The Binomial Distribution

Many types of probability problems have only two outcomes, or they can be reduced to two outcomes.  For example, when a coin is tossed, it can land heads or tails.  when a baby is born, it will be either male or female.  In a basketball game, a team either wins or loses.  A true-false item can be answered in only two ways, true or false.  Other situations can be reduced to two outcomes.  For example, a medical treatment can be classified as effective or ineffective, depending on the results.  A person can be classified as having normal or abnormal blood pressure, depending on the measure of the blood pressure gauge.  A multiple-choice question, even though there are four or five answer choices, can be classified as correct or incorrect.  Situations like these are called binomial experiments.


A binomial experiment is a probability experiment that satisfies the following four requirements:

1.  Each trial can have only two outcomes or outcomes that can be reduced to two outcomes.  These outcomes can be considered as either success or failure.

2.  There must be a fixed number of trials.

3.  The outcomes of each trial must be independent of each other.

4.  The probability of a success must remain the same for each trial.


    A binomial experiment and its results give rise to a special probability distribution called the binomial distribution.


The outcomes of a binomial experiment and the corresponding probabilities of these outcomes are called a binomial distribution.


    In binomial experiments, the outcomes are usually classified as successes or failures.  For example, the correct answer to a multiple-choice item can be classified as a success, but any of the other choices would be incorrect and hence classified as a failure.  The notation that is commonly used for binomial experiment and the binomial distribution is defined next.


 

Notation for the Binomial Distribution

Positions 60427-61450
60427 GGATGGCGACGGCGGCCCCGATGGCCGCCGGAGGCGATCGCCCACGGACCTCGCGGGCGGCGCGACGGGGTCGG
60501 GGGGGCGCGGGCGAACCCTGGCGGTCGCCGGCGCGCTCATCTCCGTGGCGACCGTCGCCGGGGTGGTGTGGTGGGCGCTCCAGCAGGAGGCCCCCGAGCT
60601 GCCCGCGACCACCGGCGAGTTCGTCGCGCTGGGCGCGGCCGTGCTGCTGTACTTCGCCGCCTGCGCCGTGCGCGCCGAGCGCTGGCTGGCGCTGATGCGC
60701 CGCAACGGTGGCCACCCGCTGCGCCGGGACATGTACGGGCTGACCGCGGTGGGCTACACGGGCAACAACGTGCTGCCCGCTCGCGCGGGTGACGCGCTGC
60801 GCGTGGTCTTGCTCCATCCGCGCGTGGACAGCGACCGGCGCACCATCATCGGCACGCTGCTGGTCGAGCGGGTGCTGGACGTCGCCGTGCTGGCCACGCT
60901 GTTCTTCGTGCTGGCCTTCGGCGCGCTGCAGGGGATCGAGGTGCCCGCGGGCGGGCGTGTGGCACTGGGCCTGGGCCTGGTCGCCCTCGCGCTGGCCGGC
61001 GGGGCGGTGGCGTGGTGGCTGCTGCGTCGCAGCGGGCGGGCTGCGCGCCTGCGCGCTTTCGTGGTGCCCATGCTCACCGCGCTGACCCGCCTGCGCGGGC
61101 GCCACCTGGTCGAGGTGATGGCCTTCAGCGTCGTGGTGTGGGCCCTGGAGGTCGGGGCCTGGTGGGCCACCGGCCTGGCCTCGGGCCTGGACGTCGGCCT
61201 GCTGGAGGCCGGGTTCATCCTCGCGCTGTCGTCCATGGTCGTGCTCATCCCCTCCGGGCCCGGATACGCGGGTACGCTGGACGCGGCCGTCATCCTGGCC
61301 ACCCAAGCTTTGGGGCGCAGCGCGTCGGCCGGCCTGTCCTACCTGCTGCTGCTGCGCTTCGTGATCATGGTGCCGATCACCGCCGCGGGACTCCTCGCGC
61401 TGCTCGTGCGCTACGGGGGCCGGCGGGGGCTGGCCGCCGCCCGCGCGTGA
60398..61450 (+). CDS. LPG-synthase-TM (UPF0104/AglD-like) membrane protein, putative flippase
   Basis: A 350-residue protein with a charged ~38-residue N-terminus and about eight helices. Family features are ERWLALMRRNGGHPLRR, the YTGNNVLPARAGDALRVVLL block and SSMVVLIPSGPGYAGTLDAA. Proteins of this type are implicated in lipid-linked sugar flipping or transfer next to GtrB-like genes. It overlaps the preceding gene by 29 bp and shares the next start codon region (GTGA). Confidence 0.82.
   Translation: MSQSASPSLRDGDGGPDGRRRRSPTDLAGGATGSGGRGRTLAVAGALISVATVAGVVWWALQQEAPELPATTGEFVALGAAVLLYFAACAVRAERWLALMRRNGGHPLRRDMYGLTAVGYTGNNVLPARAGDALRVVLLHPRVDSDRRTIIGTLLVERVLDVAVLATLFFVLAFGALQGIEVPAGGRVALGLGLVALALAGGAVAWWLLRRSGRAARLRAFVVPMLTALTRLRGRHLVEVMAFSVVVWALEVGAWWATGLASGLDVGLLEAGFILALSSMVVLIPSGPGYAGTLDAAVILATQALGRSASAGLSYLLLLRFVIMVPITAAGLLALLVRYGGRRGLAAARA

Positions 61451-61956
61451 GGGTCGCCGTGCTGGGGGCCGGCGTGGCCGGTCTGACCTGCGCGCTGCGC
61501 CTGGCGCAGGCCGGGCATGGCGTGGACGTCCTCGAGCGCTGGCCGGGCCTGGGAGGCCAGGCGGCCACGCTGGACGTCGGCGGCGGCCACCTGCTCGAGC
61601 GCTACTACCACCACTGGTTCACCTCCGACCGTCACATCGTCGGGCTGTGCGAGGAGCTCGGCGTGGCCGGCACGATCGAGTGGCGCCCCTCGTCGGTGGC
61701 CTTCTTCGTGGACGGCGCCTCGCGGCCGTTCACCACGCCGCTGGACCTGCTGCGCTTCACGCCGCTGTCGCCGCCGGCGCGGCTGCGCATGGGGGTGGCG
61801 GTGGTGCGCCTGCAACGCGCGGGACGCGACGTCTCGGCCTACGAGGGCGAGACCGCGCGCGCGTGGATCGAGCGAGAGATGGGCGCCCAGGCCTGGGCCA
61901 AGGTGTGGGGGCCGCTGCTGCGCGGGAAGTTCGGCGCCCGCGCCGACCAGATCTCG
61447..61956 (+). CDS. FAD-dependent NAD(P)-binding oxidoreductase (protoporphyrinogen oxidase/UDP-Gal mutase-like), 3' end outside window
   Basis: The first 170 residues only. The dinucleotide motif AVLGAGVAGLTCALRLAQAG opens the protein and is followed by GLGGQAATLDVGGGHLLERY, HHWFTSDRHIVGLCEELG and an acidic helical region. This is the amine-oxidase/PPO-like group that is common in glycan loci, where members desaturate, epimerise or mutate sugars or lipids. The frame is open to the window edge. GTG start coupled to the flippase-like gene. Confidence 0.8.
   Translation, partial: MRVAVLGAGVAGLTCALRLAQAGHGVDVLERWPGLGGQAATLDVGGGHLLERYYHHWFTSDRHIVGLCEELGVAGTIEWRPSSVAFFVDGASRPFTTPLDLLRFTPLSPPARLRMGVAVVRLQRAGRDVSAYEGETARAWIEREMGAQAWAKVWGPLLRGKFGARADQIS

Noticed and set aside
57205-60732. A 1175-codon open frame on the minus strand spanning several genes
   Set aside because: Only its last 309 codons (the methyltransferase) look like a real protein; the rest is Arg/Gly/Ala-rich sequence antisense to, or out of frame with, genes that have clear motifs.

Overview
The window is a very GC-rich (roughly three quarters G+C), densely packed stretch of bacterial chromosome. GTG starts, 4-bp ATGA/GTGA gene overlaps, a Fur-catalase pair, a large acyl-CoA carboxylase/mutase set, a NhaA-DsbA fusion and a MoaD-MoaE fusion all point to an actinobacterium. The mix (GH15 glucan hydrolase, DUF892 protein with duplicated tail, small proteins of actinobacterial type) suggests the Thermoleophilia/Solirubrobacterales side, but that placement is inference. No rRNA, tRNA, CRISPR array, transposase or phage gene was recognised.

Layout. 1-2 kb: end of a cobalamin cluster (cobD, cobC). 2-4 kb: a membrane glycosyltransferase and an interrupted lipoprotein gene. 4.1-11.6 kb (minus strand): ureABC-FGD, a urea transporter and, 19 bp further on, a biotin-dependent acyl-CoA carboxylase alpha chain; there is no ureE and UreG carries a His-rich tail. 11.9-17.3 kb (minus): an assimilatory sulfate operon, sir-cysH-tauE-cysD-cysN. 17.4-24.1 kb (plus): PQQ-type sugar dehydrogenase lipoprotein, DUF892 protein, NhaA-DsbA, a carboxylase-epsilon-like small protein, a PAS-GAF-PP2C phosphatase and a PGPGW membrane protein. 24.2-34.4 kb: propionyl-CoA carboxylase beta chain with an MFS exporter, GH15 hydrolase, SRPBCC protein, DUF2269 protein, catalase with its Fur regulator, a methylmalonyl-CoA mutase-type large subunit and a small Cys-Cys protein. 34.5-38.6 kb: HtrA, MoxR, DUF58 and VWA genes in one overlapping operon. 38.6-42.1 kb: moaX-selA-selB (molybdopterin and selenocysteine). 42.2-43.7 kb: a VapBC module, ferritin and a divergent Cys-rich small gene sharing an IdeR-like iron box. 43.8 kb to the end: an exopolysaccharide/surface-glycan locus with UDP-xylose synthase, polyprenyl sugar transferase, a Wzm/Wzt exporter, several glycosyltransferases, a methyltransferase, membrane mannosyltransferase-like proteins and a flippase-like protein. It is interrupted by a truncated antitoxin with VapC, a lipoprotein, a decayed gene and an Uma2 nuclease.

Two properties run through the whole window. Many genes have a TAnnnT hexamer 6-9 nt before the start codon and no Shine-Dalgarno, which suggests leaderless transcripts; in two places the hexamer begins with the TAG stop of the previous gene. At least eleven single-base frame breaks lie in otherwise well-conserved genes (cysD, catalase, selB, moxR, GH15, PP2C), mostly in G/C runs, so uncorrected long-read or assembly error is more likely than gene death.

P(S)        The symbol for the probability of success

P(F)        The symbol for the probability of failure

p            The numerical probability of a success

q            The numerical probability of a failure

P(S) = p    and     P(F) = 1 - p = q

n            The number of trials

X            The number of successes

Note that 0Xn.


 

    The probability of a success in a binomial experiment can be computed with the following formula.

 

Binomial Probability Formula

In a binomial experiment, the probability of exactly X successes in n trials is

An explanation of why the formula works will be given in the following example.

 

Example 1:

A coin is tossed three times.  Find the probability of getting exactly two heads.

Solution:

This problem can be solved by looking that the sample space.  There are three ways to get two heads.

HHH, HHT, HTH, THH, TTH, THT, HTT, TTT

The answer is or 0.375.


    Looking at the problem in the previous example from the standpoint of a binomial experiment, one can show that it meets the four requirements.

1.  There are only two outcomes for each trial, heads or tails.

2.  There is a fixed number of trials (three).

3.  The outcomes are independent of each other (the outcome of one toss in no way affects the outcome of another toss).